Back pain can be extremely debilitating and if you suffer from it daily, any relief is greatly welcomed. While back pain is complex, there is no doubt that exercise is one of the best preventatives and treatments for it.
Pilates is low impact, low intensity and originally designed as a rehabilitation method for soldiers during the war. It targets muscles that support your back, strengthen your core and helps to realign your posture. It is no wonder that more and more people are turning to Pilates to alleviate their symptoms.
Here are some of the contributing factors to back pain:
- Bad office desk practices
- Being overweight
- Poor posture
- Lack of body awareness, especially postural awareness
- Glutes that don’t switch on or work correctly
- Abdominals that don’t activate correctly
- Tight hamstrings and hip flexors
- Lack of exercise (or the right type of exercise)
- Existing sporting injuries
- Congenital back issues
Can you relate to any of the above? If so, Pilates could be right up your alley!
In my experience with clients past and present, Pilates has been able to greatly reduce their level of pain and improve their quality of life. I have summarised my views on why that is, and called it The Pilates Method for fixing back pain.
It consists of the following:
1. Pilates teaches body awareness and focuses on correct technique
First and foremost, Pilates teaches you the art of body awareness! Meaning, you will be taught how, and when to activate the correct muscle groups when doing a certain exercise. This can then be applied to your everyday life, whether it’s at work, at home, walking, running, cycling or doing any other sort of physical activity.
In my opinion, learning body awareness in Pilates is half the battle. Once you are conscious of how your body moves and aligns itself, it is then possible to improve your posture and develop core strength.
Along with teaching good body awareness, Pilates is known for performing exercises in a slow and controlled manner in order to improve technique and engage smaller, stabilising muscles in the body. By slowing each movement down, you are able to concentrate on the movement and ensure your technique is spot on! It may seem slow and boring to some, but give it time and commitment and you will realise the difference Pilates can make to your body (and back!).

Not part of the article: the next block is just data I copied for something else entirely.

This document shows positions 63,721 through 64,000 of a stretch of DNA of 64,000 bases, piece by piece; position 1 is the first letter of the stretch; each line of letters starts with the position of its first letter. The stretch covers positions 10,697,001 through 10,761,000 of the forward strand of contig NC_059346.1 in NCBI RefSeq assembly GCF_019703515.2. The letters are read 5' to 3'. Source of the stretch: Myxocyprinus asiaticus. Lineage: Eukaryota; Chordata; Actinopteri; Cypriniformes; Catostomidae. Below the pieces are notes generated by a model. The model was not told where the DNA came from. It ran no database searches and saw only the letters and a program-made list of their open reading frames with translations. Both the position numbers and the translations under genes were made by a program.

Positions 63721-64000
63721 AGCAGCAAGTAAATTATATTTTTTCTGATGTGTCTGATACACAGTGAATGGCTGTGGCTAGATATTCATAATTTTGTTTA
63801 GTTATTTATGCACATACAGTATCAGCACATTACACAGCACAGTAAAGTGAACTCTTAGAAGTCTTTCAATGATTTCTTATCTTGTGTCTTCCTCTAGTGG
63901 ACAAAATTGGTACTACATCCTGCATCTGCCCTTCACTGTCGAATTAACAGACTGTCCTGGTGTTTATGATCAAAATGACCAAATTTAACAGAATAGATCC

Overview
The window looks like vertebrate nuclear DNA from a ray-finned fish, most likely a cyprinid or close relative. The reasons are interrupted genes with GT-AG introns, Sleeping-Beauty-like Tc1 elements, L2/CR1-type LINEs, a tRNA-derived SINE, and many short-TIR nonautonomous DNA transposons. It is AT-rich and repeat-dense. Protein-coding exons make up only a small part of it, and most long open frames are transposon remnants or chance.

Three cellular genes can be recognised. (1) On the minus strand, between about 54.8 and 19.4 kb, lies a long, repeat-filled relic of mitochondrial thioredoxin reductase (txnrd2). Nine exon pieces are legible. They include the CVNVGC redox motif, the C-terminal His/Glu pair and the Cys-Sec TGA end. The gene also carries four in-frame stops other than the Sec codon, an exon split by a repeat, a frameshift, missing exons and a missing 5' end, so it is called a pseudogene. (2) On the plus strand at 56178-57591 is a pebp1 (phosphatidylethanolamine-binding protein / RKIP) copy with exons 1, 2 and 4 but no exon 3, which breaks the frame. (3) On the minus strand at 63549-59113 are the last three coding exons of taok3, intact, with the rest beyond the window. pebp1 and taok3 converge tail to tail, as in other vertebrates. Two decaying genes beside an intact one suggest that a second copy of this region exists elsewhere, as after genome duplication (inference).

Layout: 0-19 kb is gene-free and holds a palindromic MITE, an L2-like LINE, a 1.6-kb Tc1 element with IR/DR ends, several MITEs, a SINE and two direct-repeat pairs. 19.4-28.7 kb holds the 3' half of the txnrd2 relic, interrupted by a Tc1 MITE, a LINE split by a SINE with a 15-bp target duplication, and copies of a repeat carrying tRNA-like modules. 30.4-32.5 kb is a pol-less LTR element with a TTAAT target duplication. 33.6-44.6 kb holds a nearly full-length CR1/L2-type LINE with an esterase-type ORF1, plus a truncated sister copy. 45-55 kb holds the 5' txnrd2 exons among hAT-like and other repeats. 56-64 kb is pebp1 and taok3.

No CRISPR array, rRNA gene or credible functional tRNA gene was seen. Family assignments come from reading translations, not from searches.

2. Pilates Strengthens the muscles that surround your back
Pilates consists of exercises that target the smaller stabilising muscles in the glutes, abdominals and back. These muscles act as stabilisers for your lower back which can reduce your pain and help to protect your back from further injury.
Here are 3 exercises that you can do for each:
Glutes: Clamshell Exercise
Lie on your side with your knees bent and your feet together. Open your top knee without moving your hip and then lower back down.
Reps/sets: 12 reps on each side/2 sets
Abdominals: Dead Bug Exercise
Slowly lower one leg down while simultaneously lowering the opposite arm back behind you.
Reps/sets: 12 reps on each side/2 sets
Back: Back Extension Exercise
Lift your chest, head and shoulders and arms off the ground and then lift and lower your arms, squeezing your shoulder blades together.
Reps/sets: 12 reps/2 sets
3. Pilates stretches the muscles that surround your back
Pilates recognises the need to stretch out certain muscles that contribute to lower back pain and poor posture. By stretching out these muscles, you can help to reduce the strain on your back.
Here are 3 stretches that you can do to help with lower back pain:
Hip flexor stretch
Lower back stretch
Standing doorway stretch
In my experience, clients who have been suffering from back pain have begun to notice relief from their symptoms after only a couple of weeks of consistent Pilates (2-3 classes per week).
When the Pilates method to back pain is applied, it makes sense that for some individuals, back pain will ease, if not, go away entirely. Of course, this is on a case by case basis and does not take into account specific injuries i.e. certain disk injuries or other lifestyle factors.
The good news? In my 5 years of teaching Pilates, a HUGE percentage of my clients who originally presented with lower back pain have gained huge relief after just a few months of consistent Pilates. So if you have back pain, get yourself to a Pilates class or if you can’t, find an online Pilates program so that you can work around your own schedule!
If you are not sure whether Pilates is right for you, I highly recommend speaking to a health professional about a treatment plan specific to you.
You can find out more about The Duo Pilates Method here.